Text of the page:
Tijuana Panthers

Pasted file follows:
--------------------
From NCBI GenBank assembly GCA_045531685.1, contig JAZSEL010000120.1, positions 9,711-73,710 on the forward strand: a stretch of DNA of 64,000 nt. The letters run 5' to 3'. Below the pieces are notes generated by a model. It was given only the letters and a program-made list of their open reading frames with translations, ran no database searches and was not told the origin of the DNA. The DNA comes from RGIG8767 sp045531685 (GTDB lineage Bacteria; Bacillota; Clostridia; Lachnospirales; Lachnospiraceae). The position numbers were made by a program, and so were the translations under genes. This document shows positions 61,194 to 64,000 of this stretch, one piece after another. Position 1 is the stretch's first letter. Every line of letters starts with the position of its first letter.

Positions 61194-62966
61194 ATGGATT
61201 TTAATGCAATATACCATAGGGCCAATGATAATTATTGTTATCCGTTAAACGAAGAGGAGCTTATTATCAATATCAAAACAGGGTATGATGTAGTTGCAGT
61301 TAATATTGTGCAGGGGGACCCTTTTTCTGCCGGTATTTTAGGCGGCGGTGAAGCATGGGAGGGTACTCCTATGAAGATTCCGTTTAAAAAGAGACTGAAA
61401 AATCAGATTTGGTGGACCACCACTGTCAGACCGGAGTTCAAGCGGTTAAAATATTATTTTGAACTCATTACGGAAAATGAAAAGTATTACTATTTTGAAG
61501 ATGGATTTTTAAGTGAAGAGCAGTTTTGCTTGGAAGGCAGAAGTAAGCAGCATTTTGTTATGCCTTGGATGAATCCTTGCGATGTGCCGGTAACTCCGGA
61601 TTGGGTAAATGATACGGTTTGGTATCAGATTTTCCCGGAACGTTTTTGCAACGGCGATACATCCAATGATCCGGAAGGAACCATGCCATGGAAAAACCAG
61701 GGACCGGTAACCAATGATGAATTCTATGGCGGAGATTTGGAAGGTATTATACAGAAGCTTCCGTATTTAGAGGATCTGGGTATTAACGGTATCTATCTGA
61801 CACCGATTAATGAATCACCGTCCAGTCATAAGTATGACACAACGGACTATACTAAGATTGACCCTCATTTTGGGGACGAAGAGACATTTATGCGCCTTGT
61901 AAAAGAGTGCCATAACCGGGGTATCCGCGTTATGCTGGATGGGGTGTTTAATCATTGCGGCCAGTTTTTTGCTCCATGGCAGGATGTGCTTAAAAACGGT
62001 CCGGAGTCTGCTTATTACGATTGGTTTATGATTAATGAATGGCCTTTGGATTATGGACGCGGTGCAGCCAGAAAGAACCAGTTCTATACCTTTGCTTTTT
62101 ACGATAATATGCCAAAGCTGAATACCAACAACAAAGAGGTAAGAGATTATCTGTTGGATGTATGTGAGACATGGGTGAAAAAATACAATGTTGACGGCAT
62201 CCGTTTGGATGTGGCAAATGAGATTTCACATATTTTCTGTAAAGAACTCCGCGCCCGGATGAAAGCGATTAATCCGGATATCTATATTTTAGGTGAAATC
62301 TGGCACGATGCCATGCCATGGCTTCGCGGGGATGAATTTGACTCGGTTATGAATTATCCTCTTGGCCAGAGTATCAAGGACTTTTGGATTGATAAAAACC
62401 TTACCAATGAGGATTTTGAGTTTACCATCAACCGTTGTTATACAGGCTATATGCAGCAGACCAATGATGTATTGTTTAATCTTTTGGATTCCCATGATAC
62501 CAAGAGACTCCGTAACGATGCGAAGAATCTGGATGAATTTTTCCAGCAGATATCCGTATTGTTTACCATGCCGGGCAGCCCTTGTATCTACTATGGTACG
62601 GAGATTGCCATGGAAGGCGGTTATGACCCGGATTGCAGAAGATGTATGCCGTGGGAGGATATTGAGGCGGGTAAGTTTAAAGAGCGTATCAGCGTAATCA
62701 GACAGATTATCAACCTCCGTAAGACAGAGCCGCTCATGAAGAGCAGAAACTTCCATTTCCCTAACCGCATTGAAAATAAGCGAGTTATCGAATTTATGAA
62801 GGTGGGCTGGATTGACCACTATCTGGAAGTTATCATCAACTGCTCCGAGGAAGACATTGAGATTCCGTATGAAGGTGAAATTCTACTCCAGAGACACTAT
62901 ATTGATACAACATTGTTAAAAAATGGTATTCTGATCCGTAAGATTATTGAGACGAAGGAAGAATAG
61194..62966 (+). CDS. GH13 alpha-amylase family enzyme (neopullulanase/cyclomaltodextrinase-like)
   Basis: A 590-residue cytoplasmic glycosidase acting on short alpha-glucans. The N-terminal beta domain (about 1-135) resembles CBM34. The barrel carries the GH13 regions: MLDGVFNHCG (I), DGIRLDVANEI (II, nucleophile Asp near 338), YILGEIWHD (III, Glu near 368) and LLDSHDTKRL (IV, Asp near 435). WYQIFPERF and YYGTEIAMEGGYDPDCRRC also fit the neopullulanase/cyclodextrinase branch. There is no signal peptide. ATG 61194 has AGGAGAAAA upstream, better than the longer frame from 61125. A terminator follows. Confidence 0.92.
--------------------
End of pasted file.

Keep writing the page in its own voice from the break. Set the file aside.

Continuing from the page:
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Just a little more than a year separated Wayne Interest, the third album from Long Beach, California's Tijuana Panthers, and its follow-up, 2015's Poster, and as unlikely as it may sound, you can hear genuine growth in this band during the 14 months between the two records. The lo-fi production that helped to give Wayne Interest its retro sound has been traded in for a more precise approach, with noticeably greater clarity in the engineering, a smaller amount of room echo, and vocals that rise above the instruments most of the time (though the higher fidelity also reveals the clunky tone of Daniel Michicoff's bass when it rises to the front of the mix). Also, while this band was peddling a ménage of surf music and garage rock on their previous albums, Poster boasts a stronger attack that recalls the straightforward assault of old-school punk rock, and guitarist Chad Wachtel sounds forceful and confident on Poster, though he's still making fine use of the reverb tank and twangy picking that were his friends on their earlier albums, with the surf influences still clearly present if less prominent. And the lyrics have more bite on Poster; the message to a nemesis on "Trujillo," the sketch of youthful boredom on "Front Window Down," and the jaded ennui of "I Hate Saturday Nights" are smarter and more incisive than what one may have expected from Tijuana Panthers, and add to the feel that this band is growing past updated surf rock into something more eclectic and ambitious. If Poster suggests Tijuana Panthers have gained a lot of stylistic ambition in a year, it's daunting to imagine how far they'll have gone in 2020 if they keep growing at this rate.

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